Real-Life “Norma Rae” Dies After Battle With Insurance Company


Crystal Lee Sutton, 68, formerly Crystal Lee Jordan—on whom Sally Field’s Norma Rae was based—died last Friday of brain cancer. Her insurance company at first had refused her treatment, then after two months relented, but the cancer moved too fast, and Sutton died.

Would the new health care reform legislation proposed this morning by Senator Max Baucus—minus, as predicted, the public option—have helped her? Probably not. The nation is full of stories like this, stories which have scant impact on the Republican right in Congress, who have made it abundantly clear that their only goal is to take out Obama—whatever that may require.

But the case of Sutton is especially poignant.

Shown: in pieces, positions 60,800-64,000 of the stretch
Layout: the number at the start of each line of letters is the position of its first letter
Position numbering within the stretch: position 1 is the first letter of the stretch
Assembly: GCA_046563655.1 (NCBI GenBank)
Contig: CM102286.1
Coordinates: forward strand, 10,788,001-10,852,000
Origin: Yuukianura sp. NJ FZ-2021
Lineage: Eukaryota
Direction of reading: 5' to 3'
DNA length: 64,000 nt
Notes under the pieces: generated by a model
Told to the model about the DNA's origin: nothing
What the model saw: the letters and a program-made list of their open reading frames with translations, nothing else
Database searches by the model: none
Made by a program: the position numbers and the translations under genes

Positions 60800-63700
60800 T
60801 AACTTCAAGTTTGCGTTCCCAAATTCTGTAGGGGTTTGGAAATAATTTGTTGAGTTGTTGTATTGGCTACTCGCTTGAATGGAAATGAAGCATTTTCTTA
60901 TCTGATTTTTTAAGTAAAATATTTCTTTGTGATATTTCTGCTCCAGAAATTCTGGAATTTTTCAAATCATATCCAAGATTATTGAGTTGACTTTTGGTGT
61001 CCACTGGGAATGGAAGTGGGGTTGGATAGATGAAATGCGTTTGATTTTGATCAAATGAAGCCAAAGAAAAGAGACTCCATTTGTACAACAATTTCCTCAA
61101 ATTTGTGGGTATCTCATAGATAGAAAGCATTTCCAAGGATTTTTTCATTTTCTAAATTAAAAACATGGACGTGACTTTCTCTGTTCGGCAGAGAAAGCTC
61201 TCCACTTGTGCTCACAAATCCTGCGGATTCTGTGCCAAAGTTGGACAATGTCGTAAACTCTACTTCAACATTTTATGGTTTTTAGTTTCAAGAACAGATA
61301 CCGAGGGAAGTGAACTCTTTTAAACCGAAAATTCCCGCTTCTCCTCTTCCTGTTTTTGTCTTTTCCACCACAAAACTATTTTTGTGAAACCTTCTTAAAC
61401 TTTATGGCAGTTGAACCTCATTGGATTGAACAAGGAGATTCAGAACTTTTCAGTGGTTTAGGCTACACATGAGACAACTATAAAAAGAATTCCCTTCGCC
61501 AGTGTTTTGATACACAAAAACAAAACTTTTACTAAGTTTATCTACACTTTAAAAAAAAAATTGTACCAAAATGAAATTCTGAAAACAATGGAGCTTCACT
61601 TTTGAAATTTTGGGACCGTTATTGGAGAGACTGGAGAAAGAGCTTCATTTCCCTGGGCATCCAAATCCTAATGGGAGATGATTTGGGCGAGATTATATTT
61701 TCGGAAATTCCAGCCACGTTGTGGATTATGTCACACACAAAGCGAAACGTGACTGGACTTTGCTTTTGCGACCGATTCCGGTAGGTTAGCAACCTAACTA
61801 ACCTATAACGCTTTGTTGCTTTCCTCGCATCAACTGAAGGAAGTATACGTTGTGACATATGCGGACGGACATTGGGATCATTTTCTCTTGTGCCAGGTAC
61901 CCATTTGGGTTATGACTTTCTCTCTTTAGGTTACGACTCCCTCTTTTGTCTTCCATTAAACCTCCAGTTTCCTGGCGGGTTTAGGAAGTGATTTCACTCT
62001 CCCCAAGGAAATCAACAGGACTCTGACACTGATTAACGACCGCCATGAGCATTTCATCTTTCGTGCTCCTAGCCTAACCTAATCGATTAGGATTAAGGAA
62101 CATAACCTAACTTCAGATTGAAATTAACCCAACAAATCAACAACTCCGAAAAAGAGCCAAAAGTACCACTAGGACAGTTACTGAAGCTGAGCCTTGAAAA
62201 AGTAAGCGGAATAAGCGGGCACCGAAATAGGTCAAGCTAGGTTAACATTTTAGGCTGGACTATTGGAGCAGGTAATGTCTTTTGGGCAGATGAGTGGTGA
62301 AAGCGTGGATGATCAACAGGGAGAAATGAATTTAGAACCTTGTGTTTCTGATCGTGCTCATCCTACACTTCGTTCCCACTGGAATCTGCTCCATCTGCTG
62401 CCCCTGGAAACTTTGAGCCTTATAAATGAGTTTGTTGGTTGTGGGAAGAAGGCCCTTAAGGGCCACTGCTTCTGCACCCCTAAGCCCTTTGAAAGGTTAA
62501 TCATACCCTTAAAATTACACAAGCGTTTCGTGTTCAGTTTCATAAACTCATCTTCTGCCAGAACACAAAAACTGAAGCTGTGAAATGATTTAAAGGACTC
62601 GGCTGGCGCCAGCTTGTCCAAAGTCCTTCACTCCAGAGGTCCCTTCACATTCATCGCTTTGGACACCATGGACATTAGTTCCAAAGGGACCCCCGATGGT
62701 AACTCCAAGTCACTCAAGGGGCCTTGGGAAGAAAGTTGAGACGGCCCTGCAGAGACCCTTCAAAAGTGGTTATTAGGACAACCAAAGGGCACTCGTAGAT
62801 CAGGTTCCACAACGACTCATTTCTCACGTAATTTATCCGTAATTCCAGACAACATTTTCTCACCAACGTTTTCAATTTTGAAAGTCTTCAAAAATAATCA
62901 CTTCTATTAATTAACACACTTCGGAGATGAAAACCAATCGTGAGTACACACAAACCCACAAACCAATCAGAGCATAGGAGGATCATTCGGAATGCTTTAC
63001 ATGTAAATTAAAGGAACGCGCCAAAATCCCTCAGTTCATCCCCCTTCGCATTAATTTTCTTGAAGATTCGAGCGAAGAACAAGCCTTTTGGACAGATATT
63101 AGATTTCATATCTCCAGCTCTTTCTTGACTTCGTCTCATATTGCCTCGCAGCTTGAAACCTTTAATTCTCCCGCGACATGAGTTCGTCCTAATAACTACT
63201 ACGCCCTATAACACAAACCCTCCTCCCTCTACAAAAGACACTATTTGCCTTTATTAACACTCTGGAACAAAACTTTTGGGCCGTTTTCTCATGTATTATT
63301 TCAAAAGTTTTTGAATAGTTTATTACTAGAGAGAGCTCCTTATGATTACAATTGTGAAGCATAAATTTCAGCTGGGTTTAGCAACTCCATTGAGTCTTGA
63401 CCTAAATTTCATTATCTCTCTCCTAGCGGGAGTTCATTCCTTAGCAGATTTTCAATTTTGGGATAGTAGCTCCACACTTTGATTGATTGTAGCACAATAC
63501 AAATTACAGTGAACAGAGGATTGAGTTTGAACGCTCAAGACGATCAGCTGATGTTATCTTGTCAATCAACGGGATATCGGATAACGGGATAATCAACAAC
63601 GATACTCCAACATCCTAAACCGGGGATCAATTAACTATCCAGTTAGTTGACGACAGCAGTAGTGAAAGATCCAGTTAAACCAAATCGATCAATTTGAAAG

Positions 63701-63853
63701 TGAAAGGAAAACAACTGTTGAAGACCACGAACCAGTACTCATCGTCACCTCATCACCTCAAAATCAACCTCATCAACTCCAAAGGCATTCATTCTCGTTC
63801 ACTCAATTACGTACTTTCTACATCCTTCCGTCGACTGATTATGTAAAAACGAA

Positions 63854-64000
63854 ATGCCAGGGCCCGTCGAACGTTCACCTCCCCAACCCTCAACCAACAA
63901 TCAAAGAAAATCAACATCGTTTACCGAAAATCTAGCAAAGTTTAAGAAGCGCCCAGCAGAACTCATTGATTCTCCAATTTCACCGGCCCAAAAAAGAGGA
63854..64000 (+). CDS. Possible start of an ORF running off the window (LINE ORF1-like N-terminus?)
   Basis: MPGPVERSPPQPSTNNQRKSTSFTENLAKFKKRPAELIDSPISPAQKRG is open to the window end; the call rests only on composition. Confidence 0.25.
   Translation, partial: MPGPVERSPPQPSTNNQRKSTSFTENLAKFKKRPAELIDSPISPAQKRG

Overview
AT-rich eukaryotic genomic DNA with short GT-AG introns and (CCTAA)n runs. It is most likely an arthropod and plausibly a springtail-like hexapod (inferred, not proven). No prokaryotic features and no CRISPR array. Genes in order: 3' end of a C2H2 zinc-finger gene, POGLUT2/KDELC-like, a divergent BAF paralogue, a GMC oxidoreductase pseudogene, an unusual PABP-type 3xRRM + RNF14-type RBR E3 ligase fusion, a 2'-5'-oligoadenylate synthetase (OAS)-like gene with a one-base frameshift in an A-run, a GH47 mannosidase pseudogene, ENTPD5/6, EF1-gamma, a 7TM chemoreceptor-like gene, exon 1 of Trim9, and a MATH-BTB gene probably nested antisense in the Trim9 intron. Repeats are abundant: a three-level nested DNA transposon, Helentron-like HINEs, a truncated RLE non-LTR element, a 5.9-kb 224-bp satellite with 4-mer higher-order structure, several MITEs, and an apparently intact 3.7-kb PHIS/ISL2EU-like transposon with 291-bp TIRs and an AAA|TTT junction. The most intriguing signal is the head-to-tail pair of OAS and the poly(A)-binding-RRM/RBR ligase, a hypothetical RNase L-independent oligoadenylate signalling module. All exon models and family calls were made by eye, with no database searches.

Sutton was earning $2.65 an hour folding towels at the J.P. Stevens textile plant in Roanoke Rapids, North Carolina when she was fired for trying to organize a union. Before she was removed by the cops, Sutton wrote the word ‘union’ in capital letters on cardboard and got up on her work table to lead workers in turning off their machines in solidarity. Her efforts were not in vain. In August, 1974, the plant recognized the Amalgamated Clothing Workers, which has since become part of the Service Employees International Union.

Sutton was had meningioma, a usually slow growing cancer of the nervous system. In her case, it spread quickly. “How in the world can it take so long to find out [whether they would cover the medicine or not] when it could be a matter of life or death? It is almost like, in a way, committing murder,” she said.

Last year, Sutton told a reporter how she would like to be remembered:

It is not necessary I be remembered as anything, but I would like to be remembered as a woman who deeply cared for the working poor and the poor people of the U.S. and the world, that my family and children and children like mine will have a fair share and equality.

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